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Jeff Goad
Jeff Goad's expertise is communicating to the vaccine-hesitant.

Quelling The Fears That Prevent Vaccination 5 Questions

Scientists, decades of authoritative research, the Centers for Disease Control and Prevention, generations of physicians and more than a few grandparents who remember the dangers of childhood diseases all agree on this fact — immunizations save lives.

And yet, a U.S. measles outbreak that began last winter endures and is linked to a growing number of parents who reject vaccinations for their children. This fall, seasonal flu shots again will be offered at multiple locations, from supermarkets to work places, and yet only an estimated 37 percent of American adults will roll up their sleeves, despite the vaccine’s proven ability to prevent flu.

What’s going on here? In a nutshell, it’s more about social science than medical science, says Jeff Goad, Pharm.D., professor and chair of the Department of Pharmacy Practice at the Chapman University  School of Pharmacy. Goad is past president of the California Immunization Coalition, winner of 2019 APhA Immunization Champion Award for Outstanding Career Achievement and a frequent lecturer on vaccination awareness and education.

Why do people think they know better than what research has proved?

We’ve had a mistrust of government that’s been percolating from the 1960s and on for a range of things, from supposed conspiracy theories to government cover-ups. It used to be that the media would investigate those kinds of stories and they’d be vetted, filtered and examined through a much more objective lens. Today there is no filter and there is no lens. The Internet can send you five different takes on the same story. It’s information overload for many people. The Centers for Disease Control becomes just one more voice. The cycle is so quick, the legitimate media sometimes get outpaced. People don’t know the difference between a CNN story and a mommy blog.

Jeff Goad
Since measles is highly contagious, even a small number of unvaccinated children can trigger an outbreak, says Chapman Professor Jeff Goad, Pharm.D., an immunization expert.

How do health educators combat this trend?

We think about it on a spectrum. You have the vaccine-compliant, who come in asking for vaccines and follow recommended guidelines. At the opposite end of the spectrum, you have the anti-vaccination groups. You’re going to make little to no headway with them. We actually try not to engage them. But what gets wrapped in the middle is what we call the vaccine-hesitant. That’s the group we need to work with. The vaccine-hesitant are moms and dads who’ve heard something on a talk show or read something on the Internet that makes them hesitant to vaccinate their child. But when you meet them where they are and present them with the facts, they usually choose vaccination. Fortunately, there are more people who get vaccinations for their children than not.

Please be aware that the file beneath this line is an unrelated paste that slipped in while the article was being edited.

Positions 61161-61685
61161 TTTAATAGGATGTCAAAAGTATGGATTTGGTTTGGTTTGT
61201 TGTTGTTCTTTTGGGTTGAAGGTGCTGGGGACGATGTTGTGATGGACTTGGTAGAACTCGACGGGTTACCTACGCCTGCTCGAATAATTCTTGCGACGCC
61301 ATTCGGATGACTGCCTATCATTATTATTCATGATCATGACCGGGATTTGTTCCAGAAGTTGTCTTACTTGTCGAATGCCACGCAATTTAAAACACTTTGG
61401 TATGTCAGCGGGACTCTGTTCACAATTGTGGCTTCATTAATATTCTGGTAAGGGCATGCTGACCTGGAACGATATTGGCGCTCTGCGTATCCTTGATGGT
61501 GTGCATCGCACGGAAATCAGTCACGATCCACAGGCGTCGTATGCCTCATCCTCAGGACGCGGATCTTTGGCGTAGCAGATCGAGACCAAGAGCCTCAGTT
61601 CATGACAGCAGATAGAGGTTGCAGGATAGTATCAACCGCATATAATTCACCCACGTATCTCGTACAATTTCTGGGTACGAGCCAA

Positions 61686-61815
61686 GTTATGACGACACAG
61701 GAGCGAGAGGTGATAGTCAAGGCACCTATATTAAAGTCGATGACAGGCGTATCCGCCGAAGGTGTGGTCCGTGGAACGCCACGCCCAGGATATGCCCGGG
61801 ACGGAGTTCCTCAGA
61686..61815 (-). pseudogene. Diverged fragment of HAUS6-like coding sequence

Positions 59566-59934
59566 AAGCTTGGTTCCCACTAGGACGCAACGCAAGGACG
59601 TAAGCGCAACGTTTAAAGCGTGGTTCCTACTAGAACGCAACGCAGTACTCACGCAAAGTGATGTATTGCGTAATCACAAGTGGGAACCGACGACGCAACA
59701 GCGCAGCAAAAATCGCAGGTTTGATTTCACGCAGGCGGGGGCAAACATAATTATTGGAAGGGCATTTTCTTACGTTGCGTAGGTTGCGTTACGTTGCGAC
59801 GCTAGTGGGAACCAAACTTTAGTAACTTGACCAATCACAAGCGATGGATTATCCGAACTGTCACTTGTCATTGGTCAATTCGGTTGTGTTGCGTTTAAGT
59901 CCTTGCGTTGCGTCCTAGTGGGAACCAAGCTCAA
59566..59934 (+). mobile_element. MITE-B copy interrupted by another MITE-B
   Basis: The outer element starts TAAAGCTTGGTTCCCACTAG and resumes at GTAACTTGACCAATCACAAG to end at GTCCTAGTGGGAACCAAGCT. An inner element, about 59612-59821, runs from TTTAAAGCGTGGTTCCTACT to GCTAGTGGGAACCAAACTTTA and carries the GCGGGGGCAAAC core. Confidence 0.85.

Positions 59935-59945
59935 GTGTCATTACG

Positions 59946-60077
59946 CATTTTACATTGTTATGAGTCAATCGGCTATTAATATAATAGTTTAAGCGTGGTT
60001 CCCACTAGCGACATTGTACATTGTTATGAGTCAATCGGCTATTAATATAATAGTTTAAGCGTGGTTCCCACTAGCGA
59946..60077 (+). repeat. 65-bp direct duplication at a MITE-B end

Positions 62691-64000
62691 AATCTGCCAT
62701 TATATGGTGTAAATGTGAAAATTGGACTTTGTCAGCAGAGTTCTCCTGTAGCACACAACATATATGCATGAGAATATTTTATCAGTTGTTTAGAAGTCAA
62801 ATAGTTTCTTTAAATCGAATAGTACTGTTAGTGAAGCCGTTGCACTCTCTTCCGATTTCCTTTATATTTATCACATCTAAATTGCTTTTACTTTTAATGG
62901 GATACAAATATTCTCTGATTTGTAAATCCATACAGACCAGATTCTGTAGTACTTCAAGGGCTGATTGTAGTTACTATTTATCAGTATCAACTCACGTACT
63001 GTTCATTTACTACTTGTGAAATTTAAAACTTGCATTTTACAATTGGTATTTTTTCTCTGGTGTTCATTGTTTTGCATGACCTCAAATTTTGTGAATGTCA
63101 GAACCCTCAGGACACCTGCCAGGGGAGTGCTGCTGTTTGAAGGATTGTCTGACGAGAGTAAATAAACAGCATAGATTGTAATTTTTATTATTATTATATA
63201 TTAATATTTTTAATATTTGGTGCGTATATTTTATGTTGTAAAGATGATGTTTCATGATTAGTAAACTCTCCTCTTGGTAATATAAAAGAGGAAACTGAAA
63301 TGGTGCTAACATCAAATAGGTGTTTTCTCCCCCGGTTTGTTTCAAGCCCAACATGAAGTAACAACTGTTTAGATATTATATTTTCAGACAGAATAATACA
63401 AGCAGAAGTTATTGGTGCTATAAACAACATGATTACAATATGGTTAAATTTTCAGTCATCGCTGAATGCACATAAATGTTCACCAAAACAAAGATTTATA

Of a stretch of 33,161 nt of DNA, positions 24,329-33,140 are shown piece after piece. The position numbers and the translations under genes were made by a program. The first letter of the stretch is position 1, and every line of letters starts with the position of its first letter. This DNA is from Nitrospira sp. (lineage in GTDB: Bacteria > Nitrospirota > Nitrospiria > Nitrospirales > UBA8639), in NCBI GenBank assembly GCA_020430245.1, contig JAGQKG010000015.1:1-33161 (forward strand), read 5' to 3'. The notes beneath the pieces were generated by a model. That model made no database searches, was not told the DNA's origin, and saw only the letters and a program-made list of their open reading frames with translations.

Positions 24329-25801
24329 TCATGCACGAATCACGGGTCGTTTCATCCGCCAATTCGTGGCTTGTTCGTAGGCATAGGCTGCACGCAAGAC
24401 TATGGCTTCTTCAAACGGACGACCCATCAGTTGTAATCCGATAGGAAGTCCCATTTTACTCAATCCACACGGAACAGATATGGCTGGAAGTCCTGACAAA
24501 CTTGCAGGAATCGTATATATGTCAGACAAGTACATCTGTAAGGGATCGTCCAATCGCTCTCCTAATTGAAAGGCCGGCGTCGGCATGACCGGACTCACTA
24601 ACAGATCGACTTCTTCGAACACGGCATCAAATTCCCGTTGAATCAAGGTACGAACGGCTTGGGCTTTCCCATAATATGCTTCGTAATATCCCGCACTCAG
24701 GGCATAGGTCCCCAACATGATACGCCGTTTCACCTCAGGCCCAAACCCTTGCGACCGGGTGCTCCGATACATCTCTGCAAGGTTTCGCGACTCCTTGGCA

If most are vaccinated, why are unvaccinated children a problem?

Since measles is highly contagious, even a small number of unvaccinated kids can set off an outbreak.  For example, a child with measles will infect around 12 to 18 non-immune people, who can then infect 12 to 18 more, and on it goes.  If you increase the number of vaccinated (considered immune), that child with measles just has less people to pass it on to, and eventually the disease runs its course before they can infect anyone else.

What educational approaches work well?

I’ve worked with many different groups on this, from the Centers for Disease Control to the Immunization Action Coalition and lots of community-based groups. The universal theme is “fight fire with fire.” For example, since the anti-vaccine group uses personal stories to distort the facts, our immunization coalition created a series of videos of parents whose kids and other loved ones have been injured by the diseases that could have been prevented through immunization.

What makes this approach effective?

It’s difficult to relate to just numbers. Anytime you’re talking numbers, you must have a story with it — something they can contextualize, otherwise the message is not going to stick. Telling people that the flu killed almost 80,000 people in the U.S. last year, as amazing as that sounds, is not as powerful as showing a story of a mom recalling when she lost her little girl to what she thought was a cold but turned out to be influenza.

Dawn Bonker